(a++,a->foo)?c:d+7,
bla(bleep(x+7,y+2,z++),
x+4,
z--),
c);

is considerably less dangerous (and more common), since it makes it obvious to the reader that you are a pinheaded loser whose code should not be trusted, whereas the previous example appears to be competently indented code. However, we would probably have to have you killed anyway.

What Iím trying to say here is that code indentation is not just a matter of making the code look pretty. Itís a matter of making it intelligible to humans.  The computer can figure out what's going on by looking at the punctuation because it's good at counting parentheses.  We're not good at it, but we are good at processing visual information.  So in order to make the code intelligible to both machine and humans you need to not only get the syntax right, you also need to get the indentation right.

You must indent your code properly for this class. If you do not, it will be returned to you ungraded and counted as late. Or we may just kill you. Or, if we really hate you, weíll go ahead and pass it out to all your friends for code review and make them figure it out. Then you will have to go into hiding for several weeks until they forgive you.

The basic idea is to make sure that:

The standard indentation rules for Scheme code are:

Names should be chosen so a naÔve readerís first interpretation is always right

Readers use the name of a variable or procedure to determine what that variableís function is without having to check its definition. Names therefore have to be chosen carefully to avoid confusing the reader.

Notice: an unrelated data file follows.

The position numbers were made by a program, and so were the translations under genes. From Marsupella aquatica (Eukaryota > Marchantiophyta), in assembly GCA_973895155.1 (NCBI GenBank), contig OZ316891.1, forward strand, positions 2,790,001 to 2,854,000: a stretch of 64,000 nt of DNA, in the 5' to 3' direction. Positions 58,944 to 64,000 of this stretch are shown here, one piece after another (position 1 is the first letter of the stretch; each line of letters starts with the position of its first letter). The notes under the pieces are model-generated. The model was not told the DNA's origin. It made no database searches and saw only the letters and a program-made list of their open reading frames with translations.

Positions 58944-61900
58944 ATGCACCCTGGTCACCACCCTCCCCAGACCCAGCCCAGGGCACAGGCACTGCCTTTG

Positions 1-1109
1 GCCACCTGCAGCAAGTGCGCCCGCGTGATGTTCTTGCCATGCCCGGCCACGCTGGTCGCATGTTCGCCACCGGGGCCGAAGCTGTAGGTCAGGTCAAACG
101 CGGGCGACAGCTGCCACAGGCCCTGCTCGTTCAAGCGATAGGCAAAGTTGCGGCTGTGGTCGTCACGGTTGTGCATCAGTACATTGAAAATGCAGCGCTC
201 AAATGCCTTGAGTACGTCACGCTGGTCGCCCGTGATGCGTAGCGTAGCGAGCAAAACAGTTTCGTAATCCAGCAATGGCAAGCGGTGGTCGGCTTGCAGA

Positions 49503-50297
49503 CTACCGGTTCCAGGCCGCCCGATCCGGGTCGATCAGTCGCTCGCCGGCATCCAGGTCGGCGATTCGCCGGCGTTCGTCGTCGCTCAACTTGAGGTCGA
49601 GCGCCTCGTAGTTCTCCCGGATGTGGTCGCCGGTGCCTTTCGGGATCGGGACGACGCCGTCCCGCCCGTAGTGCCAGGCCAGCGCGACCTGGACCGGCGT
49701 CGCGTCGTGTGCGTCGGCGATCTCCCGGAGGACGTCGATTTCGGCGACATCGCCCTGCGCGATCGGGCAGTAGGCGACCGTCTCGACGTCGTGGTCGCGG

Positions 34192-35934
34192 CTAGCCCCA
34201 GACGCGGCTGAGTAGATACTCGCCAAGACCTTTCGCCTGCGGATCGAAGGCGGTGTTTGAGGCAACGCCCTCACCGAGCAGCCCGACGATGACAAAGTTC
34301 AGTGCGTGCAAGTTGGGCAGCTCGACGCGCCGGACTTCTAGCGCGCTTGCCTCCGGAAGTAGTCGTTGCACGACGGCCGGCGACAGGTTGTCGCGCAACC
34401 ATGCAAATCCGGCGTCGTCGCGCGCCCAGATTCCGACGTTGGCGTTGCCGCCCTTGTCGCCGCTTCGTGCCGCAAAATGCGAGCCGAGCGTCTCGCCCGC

Suppose you have a variable that points at the window thatís used to display the current document. You would probably want to call that variable something like current-document-window. You should not call it current-document, since that would mislead a naÔve reader into believing the variable was a document and not a window. However, if itís clear from context in all the places where the name is used that itís really a window, then current-document might actually be a better name, since it is more succinct. Adding -window would only be cluttering the screen with redundant information.

Data are nouns, procedures are verbs, predicates are statements

Some parts of a program describe data while others describe procedures. Data should be given names that are nouns or noun phrases, while procedures should be given names that are verbs or verb phrases. This is just common sense. A procedure that creates a window should usually be called make-window, not window. A variable that holds a window should be called window, new-window, w, etc., but not create-window.

Flags and predicates (Boolean-valued variables and functions) should be named with statements. Thus the predicate that tells you if a window is closed should be window-closed? and the flag that tells you whether the current window is closed should be something like current-window-closed?. In Scheme, it is common practice to put a ? at the end of these variable names. In common lisp and sometimes in C++, people will use "-p" or "_p", meaning "-predicate" to indicate that something is a predicate or flag.  In C and C++ it's also common to prefix flags and predicates with "is" so that "digit?" in Scheme would become "isdigit", "is_digit", or "isDigit" in C or C++. 

Exception 1: True functions should be named after their return values